In the world of circus arts education, it is taken as a given that an understanding of anatomy is important. I couldn’t agree more.
For the past nine weeks (ten weeks, if we count the week where The Mega Cold had me laid low), I had the extreme pleasure and privilege of gathering on Wednesday mornings with a group of my fellow coaches at Esh Circus Arts to teach a course I called Introduction to Anatomy and Physiology for Circus Coaches. (By the end, we all just called it Anatomy Class). Every week, we would gather on the mats in the corner with the biggest wall space. There, using the projector (when I could get it to work properly), we would spend an hour discussing anatomy and physiology as it relates to teaching circus arts.
After an introductory lesson on the lingo of the study of anatomy, we took a headlong dive into shoulder anatomy. All we had to do was learn the names, locations and actions of the 19 muscles found in the shoulder region. And the ligaments. And the glenohumeral joint capsule and, of course, the labrum.
It’s one thing to know the muscles and what they do, but it’s quite another thing to begin to grasp how they function and interact with each other.
And all of that is before we can even begin talking about how they all interact and function!
We—meaning I—tried to power through all of it in one lesson.
One big takeaway from that experience was that learning and understanding the anatomy of the shoulder takes some time.
And that’s just the shoulder.
I suppose this shouldn’t be a surprise: even though I acknowledged from the start that our eight-week course experience simply couldn’t compare with a semester-long class that meets multiple times per week for two to three hours at a time. Nevertheless, I found it difficult to narrow the scope enough to still feel like I was covering enough. (So we slowed the pace and did a second whole class on the shoulder).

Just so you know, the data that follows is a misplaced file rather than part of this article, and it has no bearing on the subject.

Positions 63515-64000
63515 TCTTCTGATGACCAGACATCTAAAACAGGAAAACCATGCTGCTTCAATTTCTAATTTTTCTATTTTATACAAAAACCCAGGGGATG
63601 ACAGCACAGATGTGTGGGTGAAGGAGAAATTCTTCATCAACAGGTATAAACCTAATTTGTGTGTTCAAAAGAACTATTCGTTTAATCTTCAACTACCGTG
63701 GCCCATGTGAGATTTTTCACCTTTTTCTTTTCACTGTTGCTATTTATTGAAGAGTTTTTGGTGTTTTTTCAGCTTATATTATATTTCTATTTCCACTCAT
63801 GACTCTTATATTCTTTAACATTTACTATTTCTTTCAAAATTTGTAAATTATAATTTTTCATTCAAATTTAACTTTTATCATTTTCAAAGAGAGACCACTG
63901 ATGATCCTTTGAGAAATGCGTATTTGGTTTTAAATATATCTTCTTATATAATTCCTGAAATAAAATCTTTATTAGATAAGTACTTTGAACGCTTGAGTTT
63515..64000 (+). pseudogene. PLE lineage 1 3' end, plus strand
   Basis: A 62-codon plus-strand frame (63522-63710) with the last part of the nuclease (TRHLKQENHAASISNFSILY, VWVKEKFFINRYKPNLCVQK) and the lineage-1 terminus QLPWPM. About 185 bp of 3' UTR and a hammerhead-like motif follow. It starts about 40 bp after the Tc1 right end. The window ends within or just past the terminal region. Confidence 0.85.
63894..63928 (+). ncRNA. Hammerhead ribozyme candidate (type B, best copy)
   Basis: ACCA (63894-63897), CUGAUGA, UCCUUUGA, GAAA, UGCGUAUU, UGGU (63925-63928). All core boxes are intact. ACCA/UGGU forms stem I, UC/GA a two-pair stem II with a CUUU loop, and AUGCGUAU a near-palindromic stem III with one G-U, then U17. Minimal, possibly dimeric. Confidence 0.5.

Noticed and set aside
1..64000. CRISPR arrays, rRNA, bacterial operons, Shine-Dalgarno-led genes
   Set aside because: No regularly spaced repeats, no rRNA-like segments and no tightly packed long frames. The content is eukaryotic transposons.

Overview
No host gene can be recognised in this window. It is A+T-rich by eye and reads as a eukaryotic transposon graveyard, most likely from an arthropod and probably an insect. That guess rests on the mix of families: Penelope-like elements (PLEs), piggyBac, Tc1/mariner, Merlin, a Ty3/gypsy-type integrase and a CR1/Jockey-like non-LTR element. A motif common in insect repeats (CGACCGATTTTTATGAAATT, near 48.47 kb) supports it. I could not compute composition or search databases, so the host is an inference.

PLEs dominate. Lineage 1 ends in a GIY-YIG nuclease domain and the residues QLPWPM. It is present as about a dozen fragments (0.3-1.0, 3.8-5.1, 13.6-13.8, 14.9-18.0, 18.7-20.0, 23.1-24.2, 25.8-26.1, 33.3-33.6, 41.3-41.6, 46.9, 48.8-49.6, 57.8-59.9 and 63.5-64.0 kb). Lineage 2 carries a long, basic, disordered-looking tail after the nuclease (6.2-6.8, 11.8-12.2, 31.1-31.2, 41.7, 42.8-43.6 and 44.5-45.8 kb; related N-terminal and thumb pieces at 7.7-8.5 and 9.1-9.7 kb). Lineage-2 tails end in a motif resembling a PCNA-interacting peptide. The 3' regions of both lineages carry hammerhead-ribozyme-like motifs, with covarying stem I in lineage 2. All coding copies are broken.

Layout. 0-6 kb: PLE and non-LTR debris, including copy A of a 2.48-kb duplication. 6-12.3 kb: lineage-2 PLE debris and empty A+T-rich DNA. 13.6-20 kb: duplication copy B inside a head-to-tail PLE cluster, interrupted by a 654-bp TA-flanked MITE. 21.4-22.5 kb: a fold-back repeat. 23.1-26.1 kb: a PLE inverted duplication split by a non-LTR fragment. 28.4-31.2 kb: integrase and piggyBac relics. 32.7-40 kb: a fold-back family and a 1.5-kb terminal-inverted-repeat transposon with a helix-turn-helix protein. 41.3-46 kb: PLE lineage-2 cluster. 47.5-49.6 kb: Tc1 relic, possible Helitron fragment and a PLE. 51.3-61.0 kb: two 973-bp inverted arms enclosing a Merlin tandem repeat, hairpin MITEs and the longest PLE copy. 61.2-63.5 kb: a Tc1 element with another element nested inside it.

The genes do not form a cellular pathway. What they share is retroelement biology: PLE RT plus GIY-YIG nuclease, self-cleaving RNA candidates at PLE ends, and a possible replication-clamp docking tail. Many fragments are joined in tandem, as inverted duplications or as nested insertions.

The lesson, for all of us, was that understanding functional anatomy is a matter of ongoing study.
More than just an ongoing study, it’s one thing to know the muscles and what they do, but it’s quite another thing to begin to grasp how they function and interact with each other.
For the shoulder, I think the most significant example of that is the rotator cuff.
Textbook, Origin-Insertion Anatomy—or “Dead Person” Anatomy
Textbook, origin-insertion anatomy—or “dead person” anatomy—tells us that
- supraspinatus abducts the shoulder,
- infraspinatus externally rotates the shoulder,
- teres minor also externally rotates the shoulder,
- subscapularis internally rotates the shoulder.
Wait…what’s “Origin-Insertion Anatomy”? …actually, better yet, what’s “Dead Person Anatomy”?
The following is a simplified version of the history of anatomy:
People wanted to know about anatomy…you know, the stuff you can’t see because the skin is there. The only decent way to see it was to use dead bodies—because they don’t mind having their skin removed.
They found muscles.
(Sure, there was this annoying “fascia” stuff in the way, but they just cut that out.)
They became curious about how muscles worked, so they attached electrodes to either end of each muscle (the origin and insertion). Zap. The muscles shortened and voila! Whatever action resulted from that muscle’s contraction became its function.
A great start, but unfortunately not always reflective of how the muscle actually functions in a live person.
So anyway, back to the rotator cuff:
The rotator cuff plays a pretty important role in shoulder function.
Let’s do a quick review of the basics to make sense of the explanation.